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Development of Black Soldier Fly, Hermetia illucens (Diptera: Stratiomyidae) in Selected Organic Market Waste Fractions in Accra, Ghana
Aims: To assess the effect of organic waste and their formulations on the development of the black soldier fly larvae.
Study Design: The experiment used one time feeding (lump feeding) of feedstocks obtained from organic market waste fractions and their combinations. The arrangement of composting containers followed a Randomized Complete Block Design (RCBD), replicated three times.
Place and Duration of Study: The study took 3 months and was conducted at the BSF laboratory of the Soil and Environmental Science Research Centre, Biotechnology and Nuclear Agriculture Research Institute of the Ghana Atomic Energy Commission in Accra, Ghana, West Africa.
Methodology: Two hundred and forty (240) hand counted 5-day old BSF larvae were inoculated onto 2 kg each of organic market waste fractions and their combinations in 60 L plastic containers covered with a mesh. Equal quantities of the above feedstock without larvae served as control. The arrangement of the containers followed a Randomized Complete Block Design (RCBD), replicated three times. Moisture content, larval growth parameters, temperature, relative humidity, prepupal development were recorded.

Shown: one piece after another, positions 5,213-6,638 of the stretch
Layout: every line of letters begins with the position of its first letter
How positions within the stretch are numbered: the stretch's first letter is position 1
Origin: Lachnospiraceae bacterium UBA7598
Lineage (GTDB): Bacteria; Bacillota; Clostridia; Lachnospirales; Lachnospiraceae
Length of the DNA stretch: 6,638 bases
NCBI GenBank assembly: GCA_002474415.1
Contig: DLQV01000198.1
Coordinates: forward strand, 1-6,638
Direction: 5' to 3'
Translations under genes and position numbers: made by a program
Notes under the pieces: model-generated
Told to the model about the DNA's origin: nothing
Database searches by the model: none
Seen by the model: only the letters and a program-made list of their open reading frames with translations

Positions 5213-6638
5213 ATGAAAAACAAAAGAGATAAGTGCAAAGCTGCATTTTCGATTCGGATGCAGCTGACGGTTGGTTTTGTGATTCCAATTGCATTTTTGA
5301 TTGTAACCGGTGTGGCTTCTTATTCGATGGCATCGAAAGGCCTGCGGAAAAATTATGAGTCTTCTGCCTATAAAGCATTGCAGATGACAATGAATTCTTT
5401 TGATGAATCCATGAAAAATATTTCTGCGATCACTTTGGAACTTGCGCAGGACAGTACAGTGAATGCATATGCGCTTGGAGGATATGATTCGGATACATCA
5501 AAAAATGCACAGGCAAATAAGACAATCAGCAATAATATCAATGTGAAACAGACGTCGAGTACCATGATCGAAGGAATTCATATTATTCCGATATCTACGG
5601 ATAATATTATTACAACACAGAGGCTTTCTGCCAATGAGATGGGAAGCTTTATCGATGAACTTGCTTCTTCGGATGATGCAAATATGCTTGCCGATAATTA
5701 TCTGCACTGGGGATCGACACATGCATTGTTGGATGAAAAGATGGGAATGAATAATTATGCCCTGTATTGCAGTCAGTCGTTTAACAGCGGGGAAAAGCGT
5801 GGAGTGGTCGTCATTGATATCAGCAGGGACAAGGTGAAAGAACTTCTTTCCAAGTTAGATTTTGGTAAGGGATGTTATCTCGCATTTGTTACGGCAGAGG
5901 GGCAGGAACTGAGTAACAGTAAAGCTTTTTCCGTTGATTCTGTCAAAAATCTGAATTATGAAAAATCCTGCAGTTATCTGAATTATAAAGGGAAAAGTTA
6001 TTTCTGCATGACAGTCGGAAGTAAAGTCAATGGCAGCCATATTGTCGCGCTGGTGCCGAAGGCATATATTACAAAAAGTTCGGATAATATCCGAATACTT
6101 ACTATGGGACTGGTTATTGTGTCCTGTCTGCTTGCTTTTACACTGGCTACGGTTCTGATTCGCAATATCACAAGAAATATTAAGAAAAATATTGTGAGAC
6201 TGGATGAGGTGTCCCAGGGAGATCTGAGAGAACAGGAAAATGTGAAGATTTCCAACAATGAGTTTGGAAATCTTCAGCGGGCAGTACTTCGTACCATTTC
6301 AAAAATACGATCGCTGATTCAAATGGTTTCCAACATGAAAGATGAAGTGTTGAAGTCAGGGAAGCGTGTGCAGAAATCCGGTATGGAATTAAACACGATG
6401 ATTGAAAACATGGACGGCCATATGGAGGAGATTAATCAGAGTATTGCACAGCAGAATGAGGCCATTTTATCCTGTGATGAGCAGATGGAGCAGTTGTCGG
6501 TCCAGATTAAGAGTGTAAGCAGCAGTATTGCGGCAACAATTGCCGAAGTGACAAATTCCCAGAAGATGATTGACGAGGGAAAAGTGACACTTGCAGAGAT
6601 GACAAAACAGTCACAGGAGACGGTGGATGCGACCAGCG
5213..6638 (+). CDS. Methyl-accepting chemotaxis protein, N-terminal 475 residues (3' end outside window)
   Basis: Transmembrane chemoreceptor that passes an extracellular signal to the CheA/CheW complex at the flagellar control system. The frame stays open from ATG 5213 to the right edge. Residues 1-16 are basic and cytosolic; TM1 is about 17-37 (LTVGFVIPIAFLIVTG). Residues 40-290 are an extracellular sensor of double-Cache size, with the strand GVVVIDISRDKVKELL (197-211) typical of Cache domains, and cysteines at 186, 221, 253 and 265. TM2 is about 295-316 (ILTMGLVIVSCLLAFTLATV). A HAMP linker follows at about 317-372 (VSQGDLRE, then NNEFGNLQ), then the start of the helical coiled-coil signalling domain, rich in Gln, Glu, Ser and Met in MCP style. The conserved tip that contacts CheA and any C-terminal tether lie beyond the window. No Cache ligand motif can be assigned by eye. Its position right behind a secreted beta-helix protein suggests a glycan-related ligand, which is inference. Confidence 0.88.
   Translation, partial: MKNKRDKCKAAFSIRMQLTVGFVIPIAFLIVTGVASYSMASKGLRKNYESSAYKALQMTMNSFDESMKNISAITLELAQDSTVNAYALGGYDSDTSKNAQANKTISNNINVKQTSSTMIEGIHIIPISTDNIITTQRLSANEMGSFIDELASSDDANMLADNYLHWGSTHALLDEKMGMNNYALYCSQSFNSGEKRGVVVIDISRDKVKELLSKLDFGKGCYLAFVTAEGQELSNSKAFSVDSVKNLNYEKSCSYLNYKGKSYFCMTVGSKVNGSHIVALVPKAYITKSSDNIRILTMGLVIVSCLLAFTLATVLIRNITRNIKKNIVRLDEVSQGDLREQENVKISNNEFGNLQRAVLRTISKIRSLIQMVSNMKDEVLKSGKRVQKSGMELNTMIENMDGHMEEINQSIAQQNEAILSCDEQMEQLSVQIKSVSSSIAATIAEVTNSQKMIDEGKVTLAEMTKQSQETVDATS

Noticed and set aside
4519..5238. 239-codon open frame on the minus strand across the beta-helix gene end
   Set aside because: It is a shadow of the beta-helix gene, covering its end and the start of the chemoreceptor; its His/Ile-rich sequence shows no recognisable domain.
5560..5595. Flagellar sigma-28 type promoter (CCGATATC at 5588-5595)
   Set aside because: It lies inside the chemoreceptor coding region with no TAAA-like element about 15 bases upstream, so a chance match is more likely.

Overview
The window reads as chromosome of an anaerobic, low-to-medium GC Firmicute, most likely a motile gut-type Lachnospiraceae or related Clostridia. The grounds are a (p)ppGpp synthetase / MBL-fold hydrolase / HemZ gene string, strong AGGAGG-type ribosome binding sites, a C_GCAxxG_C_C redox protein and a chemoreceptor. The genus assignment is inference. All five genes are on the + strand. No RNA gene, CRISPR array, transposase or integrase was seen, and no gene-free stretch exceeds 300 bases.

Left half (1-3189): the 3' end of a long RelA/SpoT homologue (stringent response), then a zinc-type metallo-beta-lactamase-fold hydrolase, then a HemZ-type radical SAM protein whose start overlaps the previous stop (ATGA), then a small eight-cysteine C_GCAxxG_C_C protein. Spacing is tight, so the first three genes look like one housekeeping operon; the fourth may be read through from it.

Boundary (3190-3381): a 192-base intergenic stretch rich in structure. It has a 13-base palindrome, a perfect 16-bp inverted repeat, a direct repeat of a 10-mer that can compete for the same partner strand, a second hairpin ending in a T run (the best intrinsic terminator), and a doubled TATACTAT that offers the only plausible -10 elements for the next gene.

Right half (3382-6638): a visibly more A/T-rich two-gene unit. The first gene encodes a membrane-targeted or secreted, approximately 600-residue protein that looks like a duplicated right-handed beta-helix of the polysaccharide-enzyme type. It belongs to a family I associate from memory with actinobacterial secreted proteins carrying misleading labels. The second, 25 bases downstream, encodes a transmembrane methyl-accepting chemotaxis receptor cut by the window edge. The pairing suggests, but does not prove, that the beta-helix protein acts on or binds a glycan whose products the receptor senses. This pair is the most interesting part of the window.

Results: Whiles moisture contents of most of the feedstock decreased gradually over the trial period, that of fruit waste only, fruit waste + corn husk and fruit waste + vegetable waste increased with time and was higher at the end of the trial than at the beginning. Composting temperature in all the feed stocks never reached the thermophilic stage and was between 29 – 38°C. The lowest temperature of 28.88°C was recorded in the mixture of vegetable waste and fruit waste whiles the highest, 37.55°C was recorded in the mixture of corn husk and uncooked food waste compost. Composting humidity ranged between 59 and 87% with significant differences being observed across treatments on days 0, 10, 15, 20 and 25. Larvae reared on a mixture of all the feedstock was significantly the heaviest (176.66 mg). Significant differences were observed in larval length and those fed with a mixture of fruit waste and uncooked food waste were the longest (17.66 mm). A highly significant number of eclosed adults, number of females and the number of egg clutches were observed among treatments.
Conclusions: Vegetable waste only, fruit waste only and a combination of vegetable waste + uncooked food waste; fruit waste +uncooked food waste; and a combination of all the wastes were the most preferred organic waste as they produced the optimum larval characteristics. The composting bins should be fitted with an outlet for leachates from the compost to drain out to avoid increase in compost moisture which will create anaerobic conditions that might delay compost maturity.